Behavioral and psychological therapies for Tourette syndrome and tic disorders: their place in treatment and historyAuthor(s): Mary M Robertson,Uttom Chowdhury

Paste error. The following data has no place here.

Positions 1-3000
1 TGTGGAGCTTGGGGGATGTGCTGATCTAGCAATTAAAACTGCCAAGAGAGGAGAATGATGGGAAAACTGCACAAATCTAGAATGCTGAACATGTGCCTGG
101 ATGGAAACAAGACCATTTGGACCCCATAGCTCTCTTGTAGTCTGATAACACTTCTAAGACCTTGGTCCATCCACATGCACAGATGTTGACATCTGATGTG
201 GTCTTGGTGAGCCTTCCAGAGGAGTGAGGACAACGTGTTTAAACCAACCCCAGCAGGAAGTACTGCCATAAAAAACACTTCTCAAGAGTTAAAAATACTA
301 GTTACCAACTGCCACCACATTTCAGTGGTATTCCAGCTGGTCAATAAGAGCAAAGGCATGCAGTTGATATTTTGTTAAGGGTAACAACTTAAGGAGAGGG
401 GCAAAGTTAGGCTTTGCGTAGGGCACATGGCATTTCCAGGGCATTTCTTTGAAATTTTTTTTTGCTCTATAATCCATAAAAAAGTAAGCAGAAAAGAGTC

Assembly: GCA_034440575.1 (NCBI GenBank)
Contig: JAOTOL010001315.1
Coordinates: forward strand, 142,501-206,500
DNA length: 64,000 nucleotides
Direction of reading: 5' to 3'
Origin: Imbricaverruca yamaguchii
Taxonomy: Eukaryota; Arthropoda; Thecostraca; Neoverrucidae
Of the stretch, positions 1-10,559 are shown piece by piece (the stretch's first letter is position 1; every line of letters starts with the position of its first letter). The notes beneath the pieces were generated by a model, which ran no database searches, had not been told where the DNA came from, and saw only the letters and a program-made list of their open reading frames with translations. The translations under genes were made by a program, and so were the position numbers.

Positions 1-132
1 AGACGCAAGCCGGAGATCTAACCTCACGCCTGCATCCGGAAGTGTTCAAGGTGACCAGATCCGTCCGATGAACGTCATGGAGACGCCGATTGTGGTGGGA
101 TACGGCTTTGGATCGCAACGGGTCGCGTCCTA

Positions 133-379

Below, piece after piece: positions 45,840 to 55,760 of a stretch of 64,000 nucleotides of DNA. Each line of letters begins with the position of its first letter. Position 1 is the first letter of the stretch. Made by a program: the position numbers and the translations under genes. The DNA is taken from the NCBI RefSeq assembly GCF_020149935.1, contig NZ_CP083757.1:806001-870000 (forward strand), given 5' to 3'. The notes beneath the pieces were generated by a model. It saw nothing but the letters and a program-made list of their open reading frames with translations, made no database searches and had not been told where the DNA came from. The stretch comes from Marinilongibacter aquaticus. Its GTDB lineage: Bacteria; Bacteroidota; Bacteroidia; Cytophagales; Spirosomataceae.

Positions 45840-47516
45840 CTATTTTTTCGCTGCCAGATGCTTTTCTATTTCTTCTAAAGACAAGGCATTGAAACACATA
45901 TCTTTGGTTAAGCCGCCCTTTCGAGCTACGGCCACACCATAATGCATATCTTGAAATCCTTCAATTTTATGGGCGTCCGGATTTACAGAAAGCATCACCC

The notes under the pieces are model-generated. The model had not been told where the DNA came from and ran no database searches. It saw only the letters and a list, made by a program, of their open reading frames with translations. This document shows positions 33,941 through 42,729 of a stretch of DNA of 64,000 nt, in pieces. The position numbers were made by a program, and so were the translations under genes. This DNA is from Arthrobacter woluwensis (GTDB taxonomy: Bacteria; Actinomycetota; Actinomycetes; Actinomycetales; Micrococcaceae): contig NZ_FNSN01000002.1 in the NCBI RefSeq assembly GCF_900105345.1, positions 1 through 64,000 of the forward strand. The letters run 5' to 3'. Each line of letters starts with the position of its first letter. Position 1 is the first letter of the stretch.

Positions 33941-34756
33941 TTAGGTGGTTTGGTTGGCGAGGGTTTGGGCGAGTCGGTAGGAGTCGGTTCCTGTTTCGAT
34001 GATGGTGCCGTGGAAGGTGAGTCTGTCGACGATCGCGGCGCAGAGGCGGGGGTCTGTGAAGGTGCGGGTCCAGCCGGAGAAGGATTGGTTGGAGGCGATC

In the past, only psychological therapies were used for Tourette syndrome (TS), thereafter medications were the mainstay for many years. There has been a recent increase in the literature on evidence-based behavioral therapies for TS, but there seems to be little evidence-based treatment of psychological therapies for tic disorders. This article reviews the management of TS, highlighting the controlled studies examining behavioral and cognitive therapies for TS and tic disorders. There have been numerous case reports and small case series on the subject of cognitive-behavioral treatments of TS and tic disorders. There have been ten published studies that used controls as part of the design. There is evidence that habit reversal training and exposure response prevention therapy may have some effect on reducing tics, but, to date, long-term follow-up has not been established. Recent studies using habit reversal training, in particular, have been promising. There are no evidence-based studies showing that other forms of psychological therapies such as psychoanalysis are effective. Further clinical research is needed to establish the effectiveness of several behavioral therapies. Developmental considerations should be considered when looking at its application to children. Suggestions for future studies are discussed.